Authors

Artjoms Ivlevs

  • Current position:
    Senior Lecturer in Economics, University of the West of England, UK
  • Research interest:
    Migration, ethnicity, citizenship, education, corruption, happiness, population economics, applied economics, applied microeconometrics
  • Website:
    http://bit.ly/Ivlevs_IZApage
  • Affiliations:
    University of the West of England, UK, and IZA, Germany
  • Past positions:
    Postdoctoral Research Fellow, Leverhulme Centre for Research on Globalisation and Economic Policy (GEP), University of Nottingham, UK (2007–2010); Guest Lecturer, University of Latvia (2008–2010)
  • Qualifications:
    PhD Economics of Migration, University of Aix-Marseille, 2006
  • Personal statement about IZA World of Labor:
    I am very glad to be part of this innovative project. It provides an excellent opportunity to inform policymakers about the latest state of research on a particular topic. The project highlights the importance of policy-relevant research and fosters communication between academics and policymakers
  • Selected publications:
    • “Economic insecurity in transition: A primary commodities perspective.” Review of Income and Wealth 60 (2014): S117–S140.
    • “2004 minority education reform and pupil performance in Latvia.” Economics of Education Review 38 (2014): 151–166 (with R. King).
    • “Does more schooling make you run for the border? Post-independence evidence from Kosovo.” Journal of Development Studies 48:8 (2012): 1108–1120 (with R. King).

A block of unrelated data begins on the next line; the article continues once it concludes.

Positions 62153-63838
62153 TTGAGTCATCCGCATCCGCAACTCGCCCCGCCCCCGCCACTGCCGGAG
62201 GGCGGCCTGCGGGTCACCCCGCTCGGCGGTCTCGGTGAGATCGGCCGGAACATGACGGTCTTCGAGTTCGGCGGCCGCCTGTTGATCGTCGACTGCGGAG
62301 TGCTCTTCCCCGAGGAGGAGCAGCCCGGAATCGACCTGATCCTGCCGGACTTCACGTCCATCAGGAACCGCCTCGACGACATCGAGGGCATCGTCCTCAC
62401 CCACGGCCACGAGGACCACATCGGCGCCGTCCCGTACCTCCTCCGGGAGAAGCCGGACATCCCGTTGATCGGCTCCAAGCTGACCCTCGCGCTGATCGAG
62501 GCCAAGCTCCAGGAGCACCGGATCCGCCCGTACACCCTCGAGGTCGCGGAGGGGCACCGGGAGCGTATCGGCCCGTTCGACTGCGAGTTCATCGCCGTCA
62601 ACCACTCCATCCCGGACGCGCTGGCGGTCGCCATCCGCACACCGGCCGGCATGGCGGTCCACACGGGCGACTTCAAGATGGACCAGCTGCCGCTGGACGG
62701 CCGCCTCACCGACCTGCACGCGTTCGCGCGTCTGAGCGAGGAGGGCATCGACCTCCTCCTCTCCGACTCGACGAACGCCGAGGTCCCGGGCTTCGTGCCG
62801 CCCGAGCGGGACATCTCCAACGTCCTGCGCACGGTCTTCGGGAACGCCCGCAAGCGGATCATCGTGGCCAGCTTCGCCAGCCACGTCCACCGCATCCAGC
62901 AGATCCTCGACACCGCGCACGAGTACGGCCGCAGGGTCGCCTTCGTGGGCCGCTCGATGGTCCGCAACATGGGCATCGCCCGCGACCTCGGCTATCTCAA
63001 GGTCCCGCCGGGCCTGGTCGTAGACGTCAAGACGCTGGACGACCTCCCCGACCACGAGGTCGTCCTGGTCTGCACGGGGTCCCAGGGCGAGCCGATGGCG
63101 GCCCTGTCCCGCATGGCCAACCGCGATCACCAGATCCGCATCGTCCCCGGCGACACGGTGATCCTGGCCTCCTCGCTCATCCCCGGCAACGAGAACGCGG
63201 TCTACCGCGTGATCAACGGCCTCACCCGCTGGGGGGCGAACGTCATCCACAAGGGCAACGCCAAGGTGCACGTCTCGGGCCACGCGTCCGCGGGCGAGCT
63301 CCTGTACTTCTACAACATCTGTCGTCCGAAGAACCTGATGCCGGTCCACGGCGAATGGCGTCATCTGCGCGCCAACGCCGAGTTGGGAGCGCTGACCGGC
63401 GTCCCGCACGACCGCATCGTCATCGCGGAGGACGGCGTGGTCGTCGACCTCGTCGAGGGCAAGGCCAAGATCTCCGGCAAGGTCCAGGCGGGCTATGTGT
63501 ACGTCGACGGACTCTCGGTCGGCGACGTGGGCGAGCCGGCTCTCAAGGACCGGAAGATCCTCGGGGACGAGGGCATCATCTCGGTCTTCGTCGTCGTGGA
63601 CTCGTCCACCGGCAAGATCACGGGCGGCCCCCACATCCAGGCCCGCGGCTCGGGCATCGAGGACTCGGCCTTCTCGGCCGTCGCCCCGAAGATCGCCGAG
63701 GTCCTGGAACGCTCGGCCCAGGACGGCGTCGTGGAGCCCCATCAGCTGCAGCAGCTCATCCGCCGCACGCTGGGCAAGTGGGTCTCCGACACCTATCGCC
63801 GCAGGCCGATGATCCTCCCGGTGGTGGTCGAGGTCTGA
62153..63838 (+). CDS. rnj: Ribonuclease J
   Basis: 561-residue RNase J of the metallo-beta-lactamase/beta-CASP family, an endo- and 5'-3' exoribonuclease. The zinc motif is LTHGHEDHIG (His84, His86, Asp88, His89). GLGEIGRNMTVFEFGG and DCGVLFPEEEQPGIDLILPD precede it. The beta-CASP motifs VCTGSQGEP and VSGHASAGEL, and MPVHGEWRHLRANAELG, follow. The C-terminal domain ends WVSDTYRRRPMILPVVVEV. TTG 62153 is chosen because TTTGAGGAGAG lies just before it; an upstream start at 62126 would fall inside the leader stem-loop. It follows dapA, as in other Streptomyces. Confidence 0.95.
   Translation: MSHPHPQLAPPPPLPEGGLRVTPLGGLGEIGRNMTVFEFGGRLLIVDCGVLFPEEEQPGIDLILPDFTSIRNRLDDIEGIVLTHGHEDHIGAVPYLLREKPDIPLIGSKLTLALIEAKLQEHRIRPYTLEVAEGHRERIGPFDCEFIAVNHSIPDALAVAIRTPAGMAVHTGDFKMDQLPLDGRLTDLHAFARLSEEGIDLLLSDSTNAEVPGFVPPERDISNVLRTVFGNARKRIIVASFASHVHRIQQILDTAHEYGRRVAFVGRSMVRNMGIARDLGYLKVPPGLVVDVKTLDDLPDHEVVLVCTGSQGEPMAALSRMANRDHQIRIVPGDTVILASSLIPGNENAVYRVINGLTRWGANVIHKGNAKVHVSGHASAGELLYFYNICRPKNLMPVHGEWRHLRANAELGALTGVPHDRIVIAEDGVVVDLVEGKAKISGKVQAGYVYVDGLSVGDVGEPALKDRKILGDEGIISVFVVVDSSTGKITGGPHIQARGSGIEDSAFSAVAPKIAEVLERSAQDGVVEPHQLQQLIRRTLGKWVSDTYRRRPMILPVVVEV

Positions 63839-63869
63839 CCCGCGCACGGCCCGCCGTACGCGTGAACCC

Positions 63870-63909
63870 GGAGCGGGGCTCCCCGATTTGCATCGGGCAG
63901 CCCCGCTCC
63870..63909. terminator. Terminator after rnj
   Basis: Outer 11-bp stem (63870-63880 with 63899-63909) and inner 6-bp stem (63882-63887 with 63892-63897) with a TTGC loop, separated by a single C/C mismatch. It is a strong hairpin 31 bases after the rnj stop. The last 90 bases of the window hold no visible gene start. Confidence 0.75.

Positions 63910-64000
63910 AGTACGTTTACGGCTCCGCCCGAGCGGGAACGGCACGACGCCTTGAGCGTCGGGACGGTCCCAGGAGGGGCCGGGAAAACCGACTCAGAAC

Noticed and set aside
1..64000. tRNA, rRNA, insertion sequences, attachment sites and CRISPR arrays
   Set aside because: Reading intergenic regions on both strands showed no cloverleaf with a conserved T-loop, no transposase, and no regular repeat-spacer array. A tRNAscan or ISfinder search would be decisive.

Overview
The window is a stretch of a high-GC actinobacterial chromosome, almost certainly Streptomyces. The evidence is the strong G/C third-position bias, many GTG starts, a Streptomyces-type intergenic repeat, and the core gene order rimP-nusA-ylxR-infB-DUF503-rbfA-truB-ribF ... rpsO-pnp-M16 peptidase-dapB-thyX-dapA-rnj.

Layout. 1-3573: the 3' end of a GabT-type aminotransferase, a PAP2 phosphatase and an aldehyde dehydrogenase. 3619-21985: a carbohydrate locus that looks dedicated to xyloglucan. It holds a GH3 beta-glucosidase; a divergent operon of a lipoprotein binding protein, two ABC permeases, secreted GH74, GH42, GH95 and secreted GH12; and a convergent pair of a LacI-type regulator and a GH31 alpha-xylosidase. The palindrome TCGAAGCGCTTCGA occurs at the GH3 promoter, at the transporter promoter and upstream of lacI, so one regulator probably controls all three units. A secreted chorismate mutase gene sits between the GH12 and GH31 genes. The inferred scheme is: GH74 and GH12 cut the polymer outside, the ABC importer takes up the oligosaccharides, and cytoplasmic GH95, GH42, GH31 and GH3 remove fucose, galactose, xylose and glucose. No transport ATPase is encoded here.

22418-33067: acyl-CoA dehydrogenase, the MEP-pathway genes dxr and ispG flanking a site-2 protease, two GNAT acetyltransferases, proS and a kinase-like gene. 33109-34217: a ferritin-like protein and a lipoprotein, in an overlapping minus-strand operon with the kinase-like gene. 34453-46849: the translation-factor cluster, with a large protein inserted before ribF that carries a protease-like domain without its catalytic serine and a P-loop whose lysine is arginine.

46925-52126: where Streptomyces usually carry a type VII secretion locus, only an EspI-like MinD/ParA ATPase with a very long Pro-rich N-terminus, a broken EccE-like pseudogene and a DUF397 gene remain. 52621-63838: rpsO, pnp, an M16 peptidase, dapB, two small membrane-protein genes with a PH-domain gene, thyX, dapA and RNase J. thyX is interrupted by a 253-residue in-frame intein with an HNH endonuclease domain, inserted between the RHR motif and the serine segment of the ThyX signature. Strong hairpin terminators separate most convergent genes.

• “Ageing, regional birth rates and attitudes towards immigration: Evidence from a transition economy.” Regional Studies 46:7 (2012): 947–959.
    • “From immigrants to (non-)citizens: Political economy of naturalisations in Latvia.” IZA Journal of Migration 1:14 (2012) (with R. King).
  • Articles

Happiness and the emigration decision

Happy people are an asset to society, and happiness may be a determinant of emigration

October 2014

10.15185/izawol.96 96

by Artjoms Ivlevs Ivlevs, A

Happy people are healthier and more creative, productive, and sociable. Because of these positive effects of happiness, it is in the interest of countries to attract and retain happy people. With respect to the decision to migrate, the central question becomes whether people who are happier and more satisfied with their lives are more or less likely to migrate. The evidence so far is mixed. Correlational studies find that prospective migrants are less happy than people who are not intending to migrate, while one study controlling for reverse causality suggests that the desire to migrate increases with life satisfaction.